A friend of mine recently asked about supplementing his website’s traffic by advertising on other websites. He wanted to know how I would go about doing this, what best practices he could employ, and if there were any pitfalls he should avoid. Well, advertising is expensive, especially if it doesn’t generate results! Here’s my answer; a step-by-step list on how to choose the best websites to advertise on.
How to Choose a Website to Advertise on
Even if you can get accurate sales data from the website you wish to advertise on, it’s good practice to
Step 1: Ask Your Current Customers What Websites they Visit and Why.
First research what website your current customers go to.
You want more of them, right? Ask them. Don’t forget to ask them what they use to access those sites – web advertising is very different if they access a website on a phone or via an app or on a regular browser. This is very easy to do. Ask as part of regular keeping in touch – you are keeping in touch with your clients, aren’t you? As an aside, a great way to keep in touch with your past clients and current prospects regularly is via a newsletter. I use Aweber.
Maybe they are all on Facebook or they check the local high school football scores on the village booster club website. You can get this information from them just by talking to them and regularly keeping in touch a best practice if you want to make repeat sales. If you maintain a blog for your business, you could ask there – or on your social medial pages like Facebook, Twitter, or LinkedIn – you do have a business profile for each, right?
Finding out if they were in a shopping mood when they visited those sites can go a long way towards saving your money and effectively getting that elusive ROI.
Step 2: Survey old Customers
If you have past customers that you are not as in touch with as much anymore, perhaps you could poll them via a survey. If you don’t think they’ll respond, try an incentive like a coupon to your business or running a random selection prize. It would have to be a carrot big enough to cut through the 100 asks people get in a day – something big enough like fill out this survey and get an iPad Mini.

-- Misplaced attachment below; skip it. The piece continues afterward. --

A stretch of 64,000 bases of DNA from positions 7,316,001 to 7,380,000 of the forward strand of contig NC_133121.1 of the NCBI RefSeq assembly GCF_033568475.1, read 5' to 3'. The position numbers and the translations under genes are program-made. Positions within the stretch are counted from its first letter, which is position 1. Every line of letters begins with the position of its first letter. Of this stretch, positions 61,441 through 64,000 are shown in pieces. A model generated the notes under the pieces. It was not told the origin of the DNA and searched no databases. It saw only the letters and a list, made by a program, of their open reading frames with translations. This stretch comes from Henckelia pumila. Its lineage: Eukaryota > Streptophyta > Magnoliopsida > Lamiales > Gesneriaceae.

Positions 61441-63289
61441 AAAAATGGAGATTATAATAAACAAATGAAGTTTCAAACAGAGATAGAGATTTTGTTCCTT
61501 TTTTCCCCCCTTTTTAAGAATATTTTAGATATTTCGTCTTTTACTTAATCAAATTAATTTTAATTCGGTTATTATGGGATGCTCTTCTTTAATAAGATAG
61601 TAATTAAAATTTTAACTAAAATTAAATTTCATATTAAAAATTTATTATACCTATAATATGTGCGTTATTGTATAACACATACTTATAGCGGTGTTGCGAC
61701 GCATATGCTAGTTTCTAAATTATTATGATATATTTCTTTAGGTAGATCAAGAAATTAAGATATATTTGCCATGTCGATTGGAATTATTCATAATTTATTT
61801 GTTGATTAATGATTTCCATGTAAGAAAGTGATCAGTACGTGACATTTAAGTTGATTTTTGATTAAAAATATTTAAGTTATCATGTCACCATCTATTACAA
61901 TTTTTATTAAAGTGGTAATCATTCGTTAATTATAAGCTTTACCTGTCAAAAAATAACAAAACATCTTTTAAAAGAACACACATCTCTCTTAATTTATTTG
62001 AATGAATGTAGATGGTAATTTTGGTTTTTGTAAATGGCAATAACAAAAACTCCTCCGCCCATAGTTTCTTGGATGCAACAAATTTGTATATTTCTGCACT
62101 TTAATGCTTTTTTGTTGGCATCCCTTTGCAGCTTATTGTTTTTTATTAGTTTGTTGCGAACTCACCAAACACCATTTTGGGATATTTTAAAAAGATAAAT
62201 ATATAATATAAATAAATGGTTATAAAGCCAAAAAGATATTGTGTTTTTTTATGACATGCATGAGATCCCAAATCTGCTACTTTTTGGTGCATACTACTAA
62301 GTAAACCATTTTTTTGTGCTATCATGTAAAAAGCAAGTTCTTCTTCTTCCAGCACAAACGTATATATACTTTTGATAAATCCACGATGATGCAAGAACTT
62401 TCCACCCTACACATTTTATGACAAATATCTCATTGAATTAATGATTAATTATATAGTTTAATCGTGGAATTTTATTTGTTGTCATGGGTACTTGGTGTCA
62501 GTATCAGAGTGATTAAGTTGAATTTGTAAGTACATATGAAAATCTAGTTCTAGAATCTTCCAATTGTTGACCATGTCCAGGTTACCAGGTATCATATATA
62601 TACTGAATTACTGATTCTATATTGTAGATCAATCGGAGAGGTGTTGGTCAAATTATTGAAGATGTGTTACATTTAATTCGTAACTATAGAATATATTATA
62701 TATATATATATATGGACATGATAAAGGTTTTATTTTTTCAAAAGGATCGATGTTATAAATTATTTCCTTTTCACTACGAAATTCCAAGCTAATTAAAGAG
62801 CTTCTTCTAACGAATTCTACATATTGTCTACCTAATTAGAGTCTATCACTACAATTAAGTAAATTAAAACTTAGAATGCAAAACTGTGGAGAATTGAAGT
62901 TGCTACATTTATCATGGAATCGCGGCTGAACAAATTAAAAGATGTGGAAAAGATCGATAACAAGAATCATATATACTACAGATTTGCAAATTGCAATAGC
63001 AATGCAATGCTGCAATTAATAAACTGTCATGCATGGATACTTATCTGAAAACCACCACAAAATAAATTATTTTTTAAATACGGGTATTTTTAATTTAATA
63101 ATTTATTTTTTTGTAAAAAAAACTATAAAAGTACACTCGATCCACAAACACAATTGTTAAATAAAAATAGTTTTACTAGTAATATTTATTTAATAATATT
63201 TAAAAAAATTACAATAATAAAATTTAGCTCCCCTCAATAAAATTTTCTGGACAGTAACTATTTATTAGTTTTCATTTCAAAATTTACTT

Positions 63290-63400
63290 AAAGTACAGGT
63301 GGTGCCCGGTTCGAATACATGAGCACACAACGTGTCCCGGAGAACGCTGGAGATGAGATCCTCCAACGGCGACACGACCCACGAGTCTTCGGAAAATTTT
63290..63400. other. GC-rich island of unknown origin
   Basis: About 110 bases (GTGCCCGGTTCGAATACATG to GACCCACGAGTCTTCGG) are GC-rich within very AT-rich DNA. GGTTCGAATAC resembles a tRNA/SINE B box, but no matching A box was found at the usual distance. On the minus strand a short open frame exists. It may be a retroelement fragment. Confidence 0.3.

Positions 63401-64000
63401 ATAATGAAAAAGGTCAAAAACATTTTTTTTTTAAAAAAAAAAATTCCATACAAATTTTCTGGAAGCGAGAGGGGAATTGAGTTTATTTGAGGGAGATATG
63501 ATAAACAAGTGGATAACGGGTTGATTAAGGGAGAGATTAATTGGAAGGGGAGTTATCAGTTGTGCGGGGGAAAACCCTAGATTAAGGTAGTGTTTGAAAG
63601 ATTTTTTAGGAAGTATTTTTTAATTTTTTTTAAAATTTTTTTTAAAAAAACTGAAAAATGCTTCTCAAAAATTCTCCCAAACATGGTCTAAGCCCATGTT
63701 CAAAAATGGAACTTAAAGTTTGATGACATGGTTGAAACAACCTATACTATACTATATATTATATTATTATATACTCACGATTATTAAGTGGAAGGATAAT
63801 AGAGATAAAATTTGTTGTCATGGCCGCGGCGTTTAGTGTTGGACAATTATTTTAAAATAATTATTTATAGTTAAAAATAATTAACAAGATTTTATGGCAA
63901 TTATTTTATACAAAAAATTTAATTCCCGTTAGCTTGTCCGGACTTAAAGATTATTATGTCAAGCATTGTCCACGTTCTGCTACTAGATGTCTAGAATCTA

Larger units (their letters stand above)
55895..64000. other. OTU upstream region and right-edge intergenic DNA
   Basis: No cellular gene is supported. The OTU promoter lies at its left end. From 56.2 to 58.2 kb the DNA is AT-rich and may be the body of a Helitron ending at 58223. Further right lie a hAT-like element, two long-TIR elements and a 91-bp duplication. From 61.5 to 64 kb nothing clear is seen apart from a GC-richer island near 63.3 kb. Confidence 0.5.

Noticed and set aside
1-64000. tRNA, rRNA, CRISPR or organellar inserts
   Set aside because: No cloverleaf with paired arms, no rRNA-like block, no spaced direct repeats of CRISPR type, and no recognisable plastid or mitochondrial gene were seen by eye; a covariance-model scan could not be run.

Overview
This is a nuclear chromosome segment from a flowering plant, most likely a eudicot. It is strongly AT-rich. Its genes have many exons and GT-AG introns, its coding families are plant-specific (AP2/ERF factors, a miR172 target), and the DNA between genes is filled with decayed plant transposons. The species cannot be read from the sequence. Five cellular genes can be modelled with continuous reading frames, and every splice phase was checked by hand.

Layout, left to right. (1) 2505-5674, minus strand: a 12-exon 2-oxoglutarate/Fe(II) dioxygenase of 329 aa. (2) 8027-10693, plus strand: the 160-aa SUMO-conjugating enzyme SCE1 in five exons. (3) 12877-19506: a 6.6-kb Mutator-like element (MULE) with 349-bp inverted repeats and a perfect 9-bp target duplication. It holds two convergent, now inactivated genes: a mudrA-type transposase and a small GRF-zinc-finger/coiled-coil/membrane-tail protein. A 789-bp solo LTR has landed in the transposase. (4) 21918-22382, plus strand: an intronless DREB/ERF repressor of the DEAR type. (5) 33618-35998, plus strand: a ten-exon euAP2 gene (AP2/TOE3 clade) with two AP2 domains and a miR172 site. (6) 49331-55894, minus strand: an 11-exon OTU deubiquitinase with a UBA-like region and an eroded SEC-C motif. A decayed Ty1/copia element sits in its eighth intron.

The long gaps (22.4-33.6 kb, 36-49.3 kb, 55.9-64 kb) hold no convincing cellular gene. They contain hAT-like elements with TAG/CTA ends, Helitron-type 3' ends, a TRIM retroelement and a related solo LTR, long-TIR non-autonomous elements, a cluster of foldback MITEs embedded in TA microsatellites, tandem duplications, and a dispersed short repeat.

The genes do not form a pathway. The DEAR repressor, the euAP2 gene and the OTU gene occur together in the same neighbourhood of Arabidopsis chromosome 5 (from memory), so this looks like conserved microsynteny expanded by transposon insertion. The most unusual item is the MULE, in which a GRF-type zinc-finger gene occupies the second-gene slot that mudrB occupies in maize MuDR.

This underscores how important it is to have your own customer and prospect email list. That’s why I have a free email newsletter signup sheet on my website- and you should, too.
Step 3: Evaluate the Websites
Now that you have a list of websites where the kinds of customers you want go, it’s time to pare them down. Let’s evaluate the website according to the metrics. If you are satisfied with the traffic numbers, the cost breakdown, and the kinds of visitors that website gets, you’re good to go. If not, drop that website from consideration – there are plenty of other ones to try.
It’s also worth it to visually inspect and test out the website you are going to advertise on. Click the links, email the administrators, try the website out on your phone, tablets, desktop, etc. Try to envision what your prospects will see when they encounter your ad. If the website doesn’t work, or if it looks too busy and cluttered, skip it.
Step 4: Identify the ROI of advertising on each website
This is really the Number 1 Thing to Keep in Mind When Marketing Your Website. The only reason to have your website is ROI. After all, it makes little sense to spend more advertising than you are going to make back. Therefore, the only reason to advertise your website is to bring in people that will buy from you! It sounds trivial, but you’d be surprised at how many people forget about this.
The best way to ensure you’ll make your money back from the advertising spend is to consider the part that will make up your ROI:
If you advertise on a website that no one visits, did you really advertise at all? Does the website get enough traffic to give you what you are looking for?
4.2) Ad Cost: